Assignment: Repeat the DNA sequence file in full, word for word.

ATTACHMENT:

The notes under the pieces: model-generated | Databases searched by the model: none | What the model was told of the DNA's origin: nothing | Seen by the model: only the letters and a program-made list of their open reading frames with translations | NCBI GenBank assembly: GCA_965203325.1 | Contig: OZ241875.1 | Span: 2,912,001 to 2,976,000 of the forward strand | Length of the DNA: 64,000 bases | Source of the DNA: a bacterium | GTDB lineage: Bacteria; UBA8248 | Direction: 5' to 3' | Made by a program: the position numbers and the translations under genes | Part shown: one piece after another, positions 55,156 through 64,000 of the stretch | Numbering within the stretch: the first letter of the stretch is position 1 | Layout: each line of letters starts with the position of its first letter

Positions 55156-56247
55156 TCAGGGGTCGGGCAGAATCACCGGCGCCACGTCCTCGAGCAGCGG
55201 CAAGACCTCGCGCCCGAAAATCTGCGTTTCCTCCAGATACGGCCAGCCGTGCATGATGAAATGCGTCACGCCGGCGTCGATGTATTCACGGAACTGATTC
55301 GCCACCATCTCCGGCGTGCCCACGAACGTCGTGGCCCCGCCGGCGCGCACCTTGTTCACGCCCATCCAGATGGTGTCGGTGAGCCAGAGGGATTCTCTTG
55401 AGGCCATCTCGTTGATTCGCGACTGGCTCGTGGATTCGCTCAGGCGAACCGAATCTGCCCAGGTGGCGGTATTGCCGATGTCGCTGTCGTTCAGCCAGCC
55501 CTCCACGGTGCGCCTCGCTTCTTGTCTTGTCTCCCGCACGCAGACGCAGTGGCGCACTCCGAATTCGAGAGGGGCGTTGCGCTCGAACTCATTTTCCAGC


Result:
The notes under the pieces: model-generated | Databases searched by the model: none | What the model was told of the DNA's origin: nothing | Seen by the model: only the letters and a program-made list of their open reading frames with translations | NCBI GenBank assembly: GCA_965203325.1 | Contig: OZ241875.1 | Span: 2,912,001 to 2,976,000 of the forward strand | Length of the DNA: 64,000 bases | Source of the DNA: a bacterium | GTDB lineage: Bacteria; UBA8248 | Direction: 5' to 3' | Made by a program: the position numbers and the translations under genes | Part shown: one piece after another, positions 55,156 through 64,000 of the stretch | Numbering within the stretch: the first letter of the stretch is position 1 | Layout: each line of letters starts with the position of its first letter

Positions 55156-56247
55156 TCAGGGGTCGGGCAGAATCACCGGCGCCACGTCCTCGAGCAGCGG
55201 CAAGACCTCGCGCCCGAAAATCTGCGTTTCCTCCAGATACGGCCAGCCGTGCATGATGAAATGCGTCACGCCGGCGTCGATGTATTCACGGAACTGATTC
55301 GCCACCATCTCCGGCGTGCCCACGAACGTCGTGGCCCCGCCGGCGCGCACCTTGTTCACGCCCATCCAGATGGTGTCGGTGAGCCAGAGGGATTCTCTTG
55401 AGGCCATCTCGTTGATTCGCGACTGGCTCGTGGATTCGCTCAGGCGAACCGAATCTGCCCAGGTGGCGGTATTGCCGATGTCGCTGTCGTTCAGCCAGCC
55501 CTCCACGGTGCGCCTCGCTTCTTGTCTTGTCTCCCGCACGCAGACGCAGTGGCGCACTCCGAATTCGAGAGGGGCGTTGCGCTCGAACTCATTTTCCAGC